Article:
Stir up co­he­sive spirit

Team ac­tiv­i­ties set ev­ery­one at ease, not only the ad­ven­tur­ous, writes Denise Cullen

The Weekend Australian - Travel - - Career One -

ONE morn­ing a week, not long af­ter the sun rises, all eight de­part­ment heads work­ing at the lux­ury re­sort and spa The By­ron At By­ron meet to stretch, sit and sim­ply still their minds. This reg­u­lar med­i­ta­tion sets the tone for the more for­mal meet­ing which takes place im­me­di­ately af­ter­wards, says Holly Gal­braith, the re­sort’s sales and mar­ket­ing Man­ager.

‘‘ It re­sults in calmer meet­ings,’’ she says with a laugh, adding that this quiet time spent with col­leagues away from usual work pres­sures has en­riched of­fice in­ter­ac­tions and led to other knock-on ef­fects through­out the week.

For years, com­pa­nies and other or­gan­i­sa­tions have cor­ralled em­ploy­ees for a range of ‘‘ ra ra’’ re­treats and ac­tion-packed ad­ven­tures aimed at fos­ter­ing closer work­place ties, but among hu­man re­sources pro­fes­sion­als there’s grow­ing recog­ni­tion that some tra­di­tional team-build­ing ex­er­cises can ac­tu­ally have the op­po­site ef­fect.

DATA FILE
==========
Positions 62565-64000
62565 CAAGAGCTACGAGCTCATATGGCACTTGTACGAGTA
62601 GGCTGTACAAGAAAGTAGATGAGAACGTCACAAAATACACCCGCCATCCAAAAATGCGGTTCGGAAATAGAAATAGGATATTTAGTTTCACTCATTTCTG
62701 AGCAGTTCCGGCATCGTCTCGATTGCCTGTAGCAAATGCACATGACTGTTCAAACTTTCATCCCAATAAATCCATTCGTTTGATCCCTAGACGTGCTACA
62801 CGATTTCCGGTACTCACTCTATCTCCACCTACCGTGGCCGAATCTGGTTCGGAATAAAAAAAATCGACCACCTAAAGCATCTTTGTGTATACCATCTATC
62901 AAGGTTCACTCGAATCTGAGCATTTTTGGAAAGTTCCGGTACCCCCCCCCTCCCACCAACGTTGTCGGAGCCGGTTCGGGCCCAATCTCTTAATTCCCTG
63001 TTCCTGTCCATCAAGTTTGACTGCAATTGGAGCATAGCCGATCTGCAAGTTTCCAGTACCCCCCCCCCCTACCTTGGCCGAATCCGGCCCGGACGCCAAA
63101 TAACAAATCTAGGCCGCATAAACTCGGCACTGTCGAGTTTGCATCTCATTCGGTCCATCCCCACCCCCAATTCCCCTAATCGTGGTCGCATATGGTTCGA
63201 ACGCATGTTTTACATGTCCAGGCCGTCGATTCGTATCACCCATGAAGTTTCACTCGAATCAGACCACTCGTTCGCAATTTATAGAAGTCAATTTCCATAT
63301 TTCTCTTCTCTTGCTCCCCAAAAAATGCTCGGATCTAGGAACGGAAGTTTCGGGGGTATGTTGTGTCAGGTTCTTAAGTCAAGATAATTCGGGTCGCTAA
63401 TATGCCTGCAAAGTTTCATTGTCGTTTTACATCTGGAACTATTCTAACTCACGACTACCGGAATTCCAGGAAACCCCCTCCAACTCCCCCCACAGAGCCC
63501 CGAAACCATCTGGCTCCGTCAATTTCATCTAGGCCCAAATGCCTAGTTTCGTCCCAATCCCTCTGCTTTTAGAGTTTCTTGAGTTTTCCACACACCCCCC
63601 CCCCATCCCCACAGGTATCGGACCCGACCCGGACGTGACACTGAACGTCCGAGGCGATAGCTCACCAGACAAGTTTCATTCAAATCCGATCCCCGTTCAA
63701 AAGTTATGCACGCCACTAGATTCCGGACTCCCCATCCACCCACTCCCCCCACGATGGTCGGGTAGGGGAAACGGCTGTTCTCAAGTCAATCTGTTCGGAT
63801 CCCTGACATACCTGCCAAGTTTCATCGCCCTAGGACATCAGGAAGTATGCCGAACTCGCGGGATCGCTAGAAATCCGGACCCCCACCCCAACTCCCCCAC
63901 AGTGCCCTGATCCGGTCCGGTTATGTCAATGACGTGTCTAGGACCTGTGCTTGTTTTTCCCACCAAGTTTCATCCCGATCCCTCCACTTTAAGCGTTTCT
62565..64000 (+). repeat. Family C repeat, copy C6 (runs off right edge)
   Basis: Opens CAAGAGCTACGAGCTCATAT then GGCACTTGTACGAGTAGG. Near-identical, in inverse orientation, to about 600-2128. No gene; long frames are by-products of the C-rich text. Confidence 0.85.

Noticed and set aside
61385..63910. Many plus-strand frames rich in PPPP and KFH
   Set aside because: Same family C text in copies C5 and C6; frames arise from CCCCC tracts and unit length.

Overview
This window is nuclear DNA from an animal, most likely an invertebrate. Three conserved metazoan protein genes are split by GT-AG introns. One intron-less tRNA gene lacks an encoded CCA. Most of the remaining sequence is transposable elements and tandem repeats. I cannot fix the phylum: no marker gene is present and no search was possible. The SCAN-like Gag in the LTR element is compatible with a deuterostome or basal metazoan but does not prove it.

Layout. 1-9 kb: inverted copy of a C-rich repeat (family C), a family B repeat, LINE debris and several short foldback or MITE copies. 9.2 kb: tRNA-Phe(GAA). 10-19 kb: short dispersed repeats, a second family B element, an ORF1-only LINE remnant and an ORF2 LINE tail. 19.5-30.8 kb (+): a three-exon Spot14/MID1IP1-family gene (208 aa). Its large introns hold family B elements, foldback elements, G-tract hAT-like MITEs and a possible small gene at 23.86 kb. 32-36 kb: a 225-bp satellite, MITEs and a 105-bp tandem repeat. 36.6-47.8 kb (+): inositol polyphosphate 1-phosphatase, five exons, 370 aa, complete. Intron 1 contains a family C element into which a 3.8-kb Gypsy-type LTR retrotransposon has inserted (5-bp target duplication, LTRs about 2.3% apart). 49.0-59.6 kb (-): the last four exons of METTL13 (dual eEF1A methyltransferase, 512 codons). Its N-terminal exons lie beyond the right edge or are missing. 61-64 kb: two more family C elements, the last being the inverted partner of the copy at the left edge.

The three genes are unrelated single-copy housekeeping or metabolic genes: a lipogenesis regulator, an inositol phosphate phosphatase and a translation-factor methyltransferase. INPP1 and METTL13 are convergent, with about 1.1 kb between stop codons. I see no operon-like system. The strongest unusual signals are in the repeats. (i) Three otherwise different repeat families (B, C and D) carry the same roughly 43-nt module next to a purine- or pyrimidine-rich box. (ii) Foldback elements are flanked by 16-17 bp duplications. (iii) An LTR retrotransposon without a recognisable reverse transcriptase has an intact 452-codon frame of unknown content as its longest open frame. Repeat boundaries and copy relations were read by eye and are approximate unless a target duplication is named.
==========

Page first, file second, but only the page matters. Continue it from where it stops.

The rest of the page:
Some claim gung-ho ac­tiv­i­ties such as com­bat skir­mish or go-cart­ing are more likely to cre­ate hos­til­ity, con­flict and re­sent­ment rather than build any real sense of shared mis­sion. Even seem­ingly in­nocu­ous ac­tiv­i­ties — say, a ten­nis or golf day — can make cer­tain in­di­vid­u­als feel in­ad­e­quate if they are un­able to play, or in­ca­pable of com­plet­ing a par­tic­u­lar chal­lenge.

Short-sighted com­pa­nies can miss valu­able op­por­tu­ni­ties dur­ing team build­ing, says Graeme Davies, man­ag­ing di­rec­tor of Ad­van­tage Con­sult­ing Ser­vices in Bris­bane. ‘‘ Good peo­ple man­age­ment some­times gets lost in the de­sire by some man­agers to pro­vide an ex­pe­ri­ence they think will be use­ful,’’ he says.

In­sist­ing peo­ple en­gage in ac­tiv­i­ties they find loath­some is point­less, he says, be­cause ‘‘ if the real aim is to build a co­he­sive team you’re in­tro­duc­ing a bar­rier be­fore you even start’’.